In February, 2020, Bangkok-based legal business development professional William McLaughlin launched A private online community for legal marketing and business development professionals. In this interview with Asia Law Portal, McLaughlin details what inspired BD Roundtable’s creation and what’s in store for its’ future.  He also provides his unique insights into current challenges facing legal business development and marketing professionals in Thailand and the ASEAN Region

What is and what inspired its’ founding?

The BD Roundtable is an online community for business development and marketing professionals who work in the legal industry. At the heart of the community is our private Slack group where members can build real connections with their peers. They bounce ideas off each other, and get solutions to challenges they face in their day-to-day roles.

To support our community’s professional development, we conduct video interviews with industry experts, hold live chats with members from around the globe, and provide tried and tested resources and tools.

The BD Roundtable began out of frustration by the lack of community and decent resources for people in my position. When I first began in the legal industry back in 2014, I went into the deep end with no training or support group. I ended up joining a local group of business development professionals who met every month for casual dinners and found the community and support I was looking for.

Jumping forward a few years, my career advanced and I was now managing the business development efforts for five countries. Wanting to develop my skill set, I choose the internet for resources but got great disappointment.

The communities I found online could be classified into two types – the formal ‘associations’ that cost hundreds of dollars to join and the LinkedIn or Facebook groups that are full of self-promoting and recycled content.

So, facing a lack of proper online community, I decided to start my own.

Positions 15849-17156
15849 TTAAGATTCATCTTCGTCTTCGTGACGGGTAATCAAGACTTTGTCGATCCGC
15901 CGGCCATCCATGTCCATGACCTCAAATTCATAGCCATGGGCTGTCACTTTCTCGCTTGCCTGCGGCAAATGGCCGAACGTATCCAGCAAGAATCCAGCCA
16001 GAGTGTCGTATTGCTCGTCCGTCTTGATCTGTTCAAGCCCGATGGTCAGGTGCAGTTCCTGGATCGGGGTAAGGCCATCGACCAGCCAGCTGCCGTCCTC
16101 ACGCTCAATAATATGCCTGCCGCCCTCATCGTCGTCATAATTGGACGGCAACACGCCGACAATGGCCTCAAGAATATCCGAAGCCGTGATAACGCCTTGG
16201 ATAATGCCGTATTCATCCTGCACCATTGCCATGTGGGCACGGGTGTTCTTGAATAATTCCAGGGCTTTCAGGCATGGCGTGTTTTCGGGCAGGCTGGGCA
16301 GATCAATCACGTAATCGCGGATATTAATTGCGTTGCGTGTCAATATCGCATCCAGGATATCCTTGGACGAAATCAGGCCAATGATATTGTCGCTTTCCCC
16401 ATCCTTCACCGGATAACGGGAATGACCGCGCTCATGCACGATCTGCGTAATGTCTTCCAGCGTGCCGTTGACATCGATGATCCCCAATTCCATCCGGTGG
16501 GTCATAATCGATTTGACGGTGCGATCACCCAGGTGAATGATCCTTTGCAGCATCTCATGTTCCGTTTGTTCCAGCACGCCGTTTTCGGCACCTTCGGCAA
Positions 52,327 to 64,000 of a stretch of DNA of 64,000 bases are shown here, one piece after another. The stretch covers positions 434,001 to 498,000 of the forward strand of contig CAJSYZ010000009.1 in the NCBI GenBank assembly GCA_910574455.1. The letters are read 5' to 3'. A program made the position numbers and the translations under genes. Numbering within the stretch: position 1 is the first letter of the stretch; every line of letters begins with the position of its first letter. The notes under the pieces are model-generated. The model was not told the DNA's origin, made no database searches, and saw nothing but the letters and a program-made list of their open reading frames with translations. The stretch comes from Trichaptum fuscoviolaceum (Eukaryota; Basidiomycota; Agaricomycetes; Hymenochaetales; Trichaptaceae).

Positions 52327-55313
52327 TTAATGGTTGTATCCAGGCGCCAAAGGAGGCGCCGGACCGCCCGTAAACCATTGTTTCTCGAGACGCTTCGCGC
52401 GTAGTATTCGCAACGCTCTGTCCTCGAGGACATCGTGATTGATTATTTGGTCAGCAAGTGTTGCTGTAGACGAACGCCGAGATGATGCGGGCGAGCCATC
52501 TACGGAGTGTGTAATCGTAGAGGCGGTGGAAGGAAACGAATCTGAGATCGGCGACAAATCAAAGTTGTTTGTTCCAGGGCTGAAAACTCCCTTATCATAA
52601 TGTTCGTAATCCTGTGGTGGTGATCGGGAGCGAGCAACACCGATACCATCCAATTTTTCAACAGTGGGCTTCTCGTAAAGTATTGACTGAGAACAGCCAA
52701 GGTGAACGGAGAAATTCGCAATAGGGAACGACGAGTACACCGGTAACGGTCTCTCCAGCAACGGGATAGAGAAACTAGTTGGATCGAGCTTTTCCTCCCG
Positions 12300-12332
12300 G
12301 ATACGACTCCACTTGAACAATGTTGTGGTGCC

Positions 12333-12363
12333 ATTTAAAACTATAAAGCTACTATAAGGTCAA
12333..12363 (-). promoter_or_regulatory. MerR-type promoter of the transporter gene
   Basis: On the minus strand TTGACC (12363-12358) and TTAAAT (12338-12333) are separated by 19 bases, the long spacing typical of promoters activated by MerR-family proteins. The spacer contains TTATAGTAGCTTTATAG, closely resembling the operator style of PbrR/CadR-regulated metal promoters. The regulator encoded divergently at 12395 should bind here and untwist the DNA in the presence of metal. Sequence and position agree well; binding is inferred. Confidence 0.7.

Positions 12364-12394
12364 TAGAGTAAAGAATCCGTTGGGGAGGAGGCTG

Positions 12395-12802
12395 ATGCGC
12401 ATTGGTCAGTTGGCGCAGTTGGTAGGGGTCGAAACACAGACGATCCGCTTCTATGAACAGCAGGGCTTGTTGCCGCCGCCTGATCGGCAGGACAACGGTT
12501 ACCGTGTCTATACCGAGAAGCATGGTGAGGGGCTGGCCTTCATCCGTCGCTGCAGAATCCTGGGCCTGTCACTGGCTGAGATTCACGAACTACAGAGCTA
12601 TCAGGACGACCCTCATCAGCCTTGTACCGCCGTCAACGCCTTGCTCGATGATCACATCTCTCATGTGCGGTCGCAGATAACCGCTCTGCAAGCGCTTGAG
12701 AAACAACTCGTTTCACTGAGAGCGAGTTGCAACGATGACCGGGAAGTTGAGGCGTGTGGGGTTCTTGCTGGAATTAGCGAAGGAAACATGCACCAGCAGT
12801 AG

What are the plans for the future for

The BD Roundtable was started in February 2020 and we are now shaping the platform to best suit the needs of the community.

As we grow our membership, our number one priority is to facilitate an active community through engaging content and resources. Unfortunately, much of what we find online is simply recycled information that we’ve seen a thousand times. We already know the theory – what we want are real-world solutions to our problems.

So, with this in mind, we are producing video interviews and resources with industry experts that get to the point, cut out all the sales talk, and offer solutions that the community can implement in their firms. And what sets us apart, is that you can lean on the community to fine-tune your ideas and get extra support if you need it.

Membership is free and open to all professionals working in a law firm, regardless of position, firm size, or location.

What’s unique about legal business development in Thailand and the ASEAN region?

As many readers know, the legal profession in many of the Southeast Asian jurisdictions is tightly controlled. The techniques for lead generation used by our peers in North America and Europe simply won’t fly here.

In Thailand, business development activities tend to be on the conservative side. Most firms have an online presence and are building their brand. However, very few firms have shifted into the sales mentality that will be needed in the future.

You help organize a group of legal business development professionals to meet on a monthly basis in Bangkok.  Tell us about that